>     jmp    [bx+opbase]

on current x86 processors given that you have to do a jump which flushes
thepipeline, a reasonable alternative is to make a table of jump instructions
(three bytes
+ 1 byte padding) and do a jump to a jump.  That is a little slower than
wasting lots
of space but keeps you from wasting lots of space.  This would also allow you

to use the 386+ scaled address modes to do the shift.

- Show quoted text -

Quote:
> (3)  Waste lots of memory and jump to 256 byte sections:
>      LODSB
>      mov   bh,al
>      jmp   [bx+opbase]

> (4)  If every op code can be handled in 16 bytes, go directly to seg reg:

>     preload ah with base segment, dx with zero
>     LODSB
>     mov   bx,ax
>     jmp   bx:dx

> (5)  Desperate, mess with CS:
>    preload ah with high part of desired CS
>    LODSB
>    push  ax
>    pop   cs       ( I know, this op code is used for something else )
> ---------

> Which brings up a good question-- since most processors nowdays often
> spend some time emulating some other processor, why dont they have an
> instruction for this?
> Something like  LODSB; jmp [si+al*64]  would be a nifty instruction and
> wouldnt take much silicon or microcode.

YEah.  But consider using 386 addressing modes.  You take a hit from the
ADRSIZE
prefix but don't have to do a register transfer... how about:

sub    ax,ax
lodsb
shl    ax,5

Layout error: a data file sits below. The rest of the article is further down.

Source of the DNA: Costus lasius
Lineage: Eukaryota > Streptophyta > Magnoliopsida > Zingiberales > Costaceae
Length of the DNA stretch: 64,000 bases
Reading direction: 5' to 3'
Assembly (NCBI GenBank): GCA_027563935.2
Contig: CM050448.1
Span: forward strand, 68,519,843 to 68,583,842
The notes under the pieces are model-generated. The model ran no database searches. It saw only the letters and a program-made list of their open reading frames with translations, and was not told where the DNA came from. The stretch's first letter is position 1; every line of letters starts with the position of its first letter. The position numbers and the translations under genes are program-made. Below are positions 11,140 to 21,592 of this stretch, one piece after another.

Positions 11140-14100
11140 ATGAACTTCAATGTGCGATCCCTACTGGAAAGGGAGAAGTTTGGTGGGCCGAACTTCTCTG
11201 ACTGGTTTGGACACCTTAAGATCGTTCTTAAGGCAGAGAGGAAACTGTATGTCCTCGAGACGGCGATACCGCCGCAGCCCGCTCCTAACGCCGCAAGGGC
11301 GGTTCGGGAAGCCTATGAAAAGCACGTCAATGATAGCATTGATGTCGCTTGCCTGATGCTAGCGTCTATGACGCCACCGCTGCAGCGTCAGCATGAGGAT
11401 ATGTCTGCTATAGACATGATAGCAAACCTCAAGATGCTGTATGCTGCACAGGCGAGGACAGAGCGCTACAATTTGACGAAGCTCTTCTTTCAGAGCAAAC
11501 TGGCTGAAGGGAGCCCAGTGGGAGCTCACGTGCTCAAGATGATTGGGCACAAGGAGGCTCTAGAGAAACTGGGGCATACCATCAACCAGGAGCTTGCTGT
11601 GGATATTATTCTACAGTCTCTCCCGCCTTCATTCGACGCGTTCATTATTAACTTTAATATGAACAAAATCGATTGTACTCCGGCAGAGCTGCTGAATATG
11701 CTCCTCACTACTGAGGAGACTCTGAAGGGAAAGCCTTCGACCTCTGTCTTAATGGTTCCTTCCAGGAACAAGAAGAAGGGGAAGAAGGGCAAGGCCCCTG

jmp    [eax]

That of course assumes your table is based at address zero in the segment,
but if
you are doing real-mode programming this is not a problem.

Another possible approach is to use lodsw to advantage:

lodsw
dec si
sub al,al
jmp [eax]

Unfortunately this will cause a GPF on modern x86 processors, when fetching
from
address 0 in the segment.

Can you do a move to CS?  If so then:

sub    ax,ax
lodsb
add    ax,baseseg
mov    cs,ax

will get you to the new segment, but you have to think about how you are
going
to line things up.  A slight variation on this technique would be to use a
RETF
to change the segment register but that pushes stuff on the stack and would
probably be slow in the absence of caching.

You also have to consider how you are going to get back to the interpreter,
and you have
to consider how to stop the program.  I would probably put the interpreter
address in
a register, say di, and then do a jmp[di] to get back to the interpreter.  If
you want
to stop the program (say you press the break key) the break routine just
replaces the value in di with a routine that exits the interpreter and then
lets the
current instructrion finish..

Another key problem is where to keep the simulated register data.  If
simulating say
a 6502 you can cache them in the registers... but if simulating say a Z80 you
cannot
do that entirely given that you need to use at least AX and SI for the
interpreter.

I would cache the most-used registers and then have BP point to the rest in
the
stack-seg.

David



Tue, 18 Jul 2000 03:00:00 GMT  
 
 [ 2 post ]